2.3 How can water stress be calculated?



2.3. How can water stress be calculated?

Much like the issue of defining sustainability, which we discussed in Session 1 of this module, a formal scientific definition of how to calculate water stress has not fully been agreed. There are, however, two methods that are applied commonly, to calculate water stress; the “water resources vulnerability index” and the “water stress indicator”.


2.3.1. The water resources vulnerability index

An index of water stress that is often calculated is the “water resources vulnerability index”. The index is a measure of pressure on water resources and it can be readily applied to multiple watersheds. The index calculates the ratio of annual water withdrawals to annual runoff (renewable freshwater supply). Watersheds where withdrawals are less than 20% of supply (i.e. a ratio of less than 0.2) have low or no water stress, watersheds with a ratio between 0.2-0.4 have medium stress, and watersheds where  withdrawals are greater than 40% of supply (i.e. a ratio of greater than 0.4) have high stress (Alcamo et al., 2007; Hanasaki et al., 2008).

The threshold of withdrawals being greater than 40% of supply, has been arbitrarily chosen amongst the scientific water resources modelling community as an indicator of high water stress, since the larger the amount of water that is withdrawn from the environment and used and discharged back into rivers, the more degraded and/or depleted the resource becomes, and the higher the water stress (Alcamo et al., 2007). In this sense, 100% of the resource does not need to be withdrawn for a watershed to be classed as water stressed.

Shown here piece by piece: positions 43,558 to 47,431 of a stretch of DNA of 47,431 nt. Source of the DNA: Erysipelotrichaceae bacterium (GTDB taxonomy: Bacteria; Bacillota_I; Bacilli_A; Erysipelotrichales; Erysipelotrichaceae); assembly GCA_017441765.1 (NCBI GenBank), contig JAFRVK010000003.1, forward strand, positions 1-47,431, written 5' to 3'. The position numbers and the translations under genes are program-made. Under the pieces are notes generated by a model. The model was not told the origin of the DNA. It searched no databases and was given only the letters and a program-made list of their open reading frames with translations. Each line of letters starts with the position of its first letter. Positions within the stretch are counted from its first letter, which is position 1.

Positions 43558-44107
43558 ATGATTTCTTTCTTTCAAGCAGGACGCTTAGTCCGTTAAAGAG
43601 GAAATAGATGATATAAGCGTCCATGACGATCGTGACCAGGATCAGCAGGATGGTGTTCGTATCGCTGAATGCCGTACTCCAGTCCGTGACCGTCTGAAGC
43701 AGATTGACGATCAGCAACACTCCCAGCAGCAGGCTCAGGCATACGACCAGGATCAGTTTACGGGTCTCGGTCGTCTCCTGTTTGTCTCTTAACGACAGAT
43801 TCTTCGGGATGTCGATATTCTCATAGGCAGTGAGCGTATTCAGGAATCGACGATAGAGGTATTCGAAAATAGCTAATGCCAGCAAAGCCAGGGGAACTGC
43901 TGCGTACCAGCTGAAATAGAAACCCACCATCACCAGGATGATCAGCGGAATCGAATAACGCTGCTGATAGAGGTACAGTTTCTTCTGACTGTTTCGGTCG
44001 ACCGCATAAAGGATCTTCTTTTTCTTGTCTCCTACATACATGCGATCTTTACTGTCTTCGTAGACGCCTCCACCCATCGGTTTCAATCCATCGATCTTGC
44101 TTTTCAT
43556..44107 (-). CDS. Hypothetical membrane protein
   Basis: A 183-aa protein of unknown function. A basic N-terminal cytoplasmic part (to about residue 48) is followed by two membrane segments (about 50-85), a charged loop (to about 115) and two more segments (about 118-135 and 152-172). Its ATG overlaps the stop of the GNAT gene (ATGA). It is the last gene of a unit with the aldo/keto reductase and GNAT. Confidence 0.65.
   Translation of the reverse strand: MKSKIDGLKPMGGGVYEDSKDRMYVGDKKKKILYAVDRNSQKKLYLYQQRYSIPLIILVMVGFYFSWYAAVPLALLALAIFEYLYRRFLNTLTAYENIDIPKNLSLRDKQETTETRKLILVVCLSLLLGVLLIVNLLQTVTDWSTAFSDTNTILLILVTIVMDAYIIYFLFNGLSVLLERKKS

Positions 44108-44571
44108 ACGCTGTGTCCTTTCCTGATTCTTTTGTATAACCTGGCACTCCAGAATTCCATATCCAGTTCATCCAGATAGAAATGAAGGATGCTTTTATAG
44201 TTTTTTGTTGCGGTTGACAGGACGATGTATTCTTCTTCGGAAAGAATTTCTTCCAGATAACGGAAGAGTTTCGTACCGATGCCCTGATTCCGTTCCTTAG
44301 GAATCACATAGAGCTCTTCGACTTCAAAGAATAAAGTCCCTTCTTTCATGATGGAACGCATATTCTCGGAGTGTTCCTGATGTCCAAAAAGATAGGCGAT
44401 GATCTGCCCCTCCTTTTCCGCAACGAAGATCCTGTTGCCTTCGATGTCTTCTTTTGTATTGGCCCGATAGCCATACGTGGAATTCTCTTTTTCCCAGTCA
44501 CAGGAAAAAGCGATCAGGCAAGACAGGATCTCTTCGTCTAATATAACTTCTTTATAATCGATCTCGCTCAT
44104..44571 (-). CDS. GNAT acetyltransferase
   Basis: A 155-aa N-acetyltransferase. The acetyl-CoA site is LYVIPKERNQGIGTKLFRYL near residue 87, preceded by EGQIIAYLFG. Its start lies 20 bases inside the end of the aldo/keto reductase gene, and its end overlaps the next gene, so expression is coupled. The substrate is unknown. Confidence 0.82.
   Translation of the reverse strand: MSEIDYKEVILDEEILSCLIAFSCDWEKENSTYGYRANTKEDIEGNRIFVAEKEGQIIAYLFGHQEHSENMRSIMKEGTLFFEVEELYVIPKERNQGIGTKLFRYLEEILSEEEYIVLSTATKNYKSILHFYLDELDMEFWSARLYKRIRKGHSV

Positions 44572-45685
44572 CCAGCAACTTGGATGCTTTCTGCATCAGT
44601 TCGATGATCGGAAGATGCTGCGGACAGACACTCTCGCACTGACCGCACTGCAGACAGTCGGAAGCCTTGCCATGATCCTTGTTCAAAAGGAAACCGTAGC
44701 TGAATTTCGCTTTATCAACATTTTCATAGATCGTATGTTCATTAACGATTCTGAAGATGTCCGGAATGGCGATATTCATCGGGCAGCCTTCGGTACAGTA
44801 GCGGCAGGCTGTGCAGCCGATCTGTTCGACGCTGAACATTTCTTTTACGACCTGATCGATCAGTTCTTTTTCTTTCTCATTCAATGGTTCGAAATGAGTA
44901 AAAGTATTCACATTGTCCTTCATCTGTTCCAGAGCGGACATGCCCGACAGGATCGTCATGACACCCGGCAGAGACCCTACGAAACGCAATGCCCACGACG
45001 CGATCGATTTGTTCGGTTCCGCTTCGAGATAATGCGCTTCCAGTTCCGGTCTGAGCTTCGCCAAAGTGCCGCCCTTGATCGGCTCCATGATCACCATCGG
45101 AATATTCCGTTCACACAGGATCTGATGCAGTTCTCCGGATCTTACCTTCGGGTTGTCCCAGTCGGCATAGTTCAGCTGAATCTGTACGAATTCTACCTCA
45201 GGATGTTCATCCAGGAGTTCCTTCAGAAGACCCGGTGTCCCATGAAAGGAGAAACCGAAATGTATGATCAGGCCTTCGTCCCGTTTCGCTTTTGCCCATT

The water resources vulnerability index tends to highlight pressures in watersheds with large amounts of irrigation, because the index is largely based upon withdrawals. Projections of future withdrawals are contingent upon future population change and assumptions about future changes in domestic, industrial and agricultural water use intensity. Note, however, that this metric does not account for water quality.


2.3.2. The water stress indicator

The “water stress indicator” is based on water availability per person. A threshold of 1000 m3/person/year is generally used to indicate exposed to water resources stress; i.e. if there is less than  1000 m3 of water available for each person in a year, then that region is classed as water stressed. The measure is simple to calculate but it assumes that water resources pressures are a function of the numbers of people only, not the amount of water that those people actually use.